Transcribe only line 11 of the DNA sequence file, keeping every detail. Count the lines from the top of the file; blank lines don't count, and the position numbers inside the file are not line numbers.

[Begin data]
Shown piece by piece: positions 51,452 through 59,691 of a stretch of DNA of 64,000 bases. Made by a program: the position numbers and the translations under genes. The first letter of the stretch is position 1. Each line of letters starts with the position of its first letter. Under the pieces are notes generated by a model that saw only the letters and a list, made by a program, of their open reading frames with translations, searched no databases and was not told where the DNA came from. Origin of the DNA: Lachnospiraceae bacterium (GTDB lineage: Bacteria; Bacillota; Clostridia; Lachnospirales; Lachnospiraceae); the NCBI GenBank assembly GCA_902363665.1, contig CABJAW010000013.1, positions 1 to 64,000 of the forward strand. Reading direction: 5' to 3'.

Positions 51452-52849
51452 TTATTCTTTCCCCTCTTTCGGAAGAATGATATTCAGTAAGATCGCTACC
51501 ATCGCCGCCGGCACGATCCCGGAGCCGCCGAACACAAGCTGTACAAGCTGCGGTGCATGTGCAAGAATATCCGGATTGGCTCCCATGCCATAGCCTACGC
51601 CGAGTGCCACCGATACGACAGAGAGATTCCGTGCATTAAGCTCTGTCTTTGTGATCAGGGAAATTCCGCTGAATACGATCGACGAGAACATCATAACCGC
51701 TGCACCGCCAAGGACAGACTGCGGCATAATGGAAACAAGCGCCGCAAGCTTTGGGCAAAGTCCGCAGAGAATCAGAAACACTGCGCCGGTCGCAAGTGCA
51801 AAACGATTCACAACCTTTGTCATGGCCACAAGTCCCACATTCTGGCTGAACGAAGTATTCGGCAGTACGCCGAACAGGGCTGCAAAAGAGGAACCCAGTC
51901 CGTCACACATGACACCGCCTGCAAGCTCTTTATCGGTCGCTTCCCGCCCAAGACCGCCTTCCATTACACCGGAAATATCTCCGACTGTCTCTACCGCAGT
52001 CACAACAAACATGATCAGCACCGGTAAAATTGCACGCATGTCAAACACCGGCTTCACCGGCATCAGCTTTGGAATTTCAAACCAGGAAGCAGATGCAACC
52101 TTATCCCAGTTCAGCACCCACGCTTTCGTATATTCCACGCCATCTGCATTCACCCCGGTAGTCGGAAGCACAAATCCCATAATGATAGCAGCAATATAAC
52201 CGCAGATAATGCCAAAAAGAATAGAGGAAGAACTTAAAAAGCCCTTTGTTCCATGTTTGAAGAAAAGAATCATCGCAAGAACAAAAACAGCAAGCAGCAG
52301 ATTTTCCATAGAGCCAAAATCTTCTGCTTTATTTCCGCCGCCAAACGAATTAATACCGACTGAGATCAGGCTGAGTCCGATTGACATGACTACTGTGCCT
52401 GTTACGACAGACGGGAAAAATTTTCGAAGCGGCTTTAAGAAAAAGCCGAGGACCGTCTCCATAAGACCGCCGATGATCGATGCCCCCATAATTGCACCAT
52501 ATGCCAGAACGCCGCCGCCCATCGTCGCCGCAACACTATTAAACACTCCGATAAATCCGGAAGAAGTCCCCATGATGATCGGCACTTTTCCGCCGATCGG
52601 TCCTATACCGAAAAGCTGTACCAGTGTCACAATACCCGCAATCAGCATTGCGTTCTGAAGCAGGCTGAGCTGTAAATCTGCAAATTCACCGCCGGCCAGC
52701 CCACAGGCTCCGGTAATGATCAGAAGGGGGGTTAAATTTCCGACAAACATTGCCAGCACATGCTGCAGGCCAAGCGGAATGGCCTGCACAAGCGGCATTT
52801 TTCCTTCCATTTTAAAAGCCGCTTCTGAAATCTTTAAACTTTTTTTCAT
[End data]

52201 CGCAGATAATGCCAAAAAGAATAGAGGAAGAACTTAAAAAGCCCTTTGTTCCATGTTTGAAGAAAAGAATCATCGCAAGAACAAAAACAGCAAGCAGCAG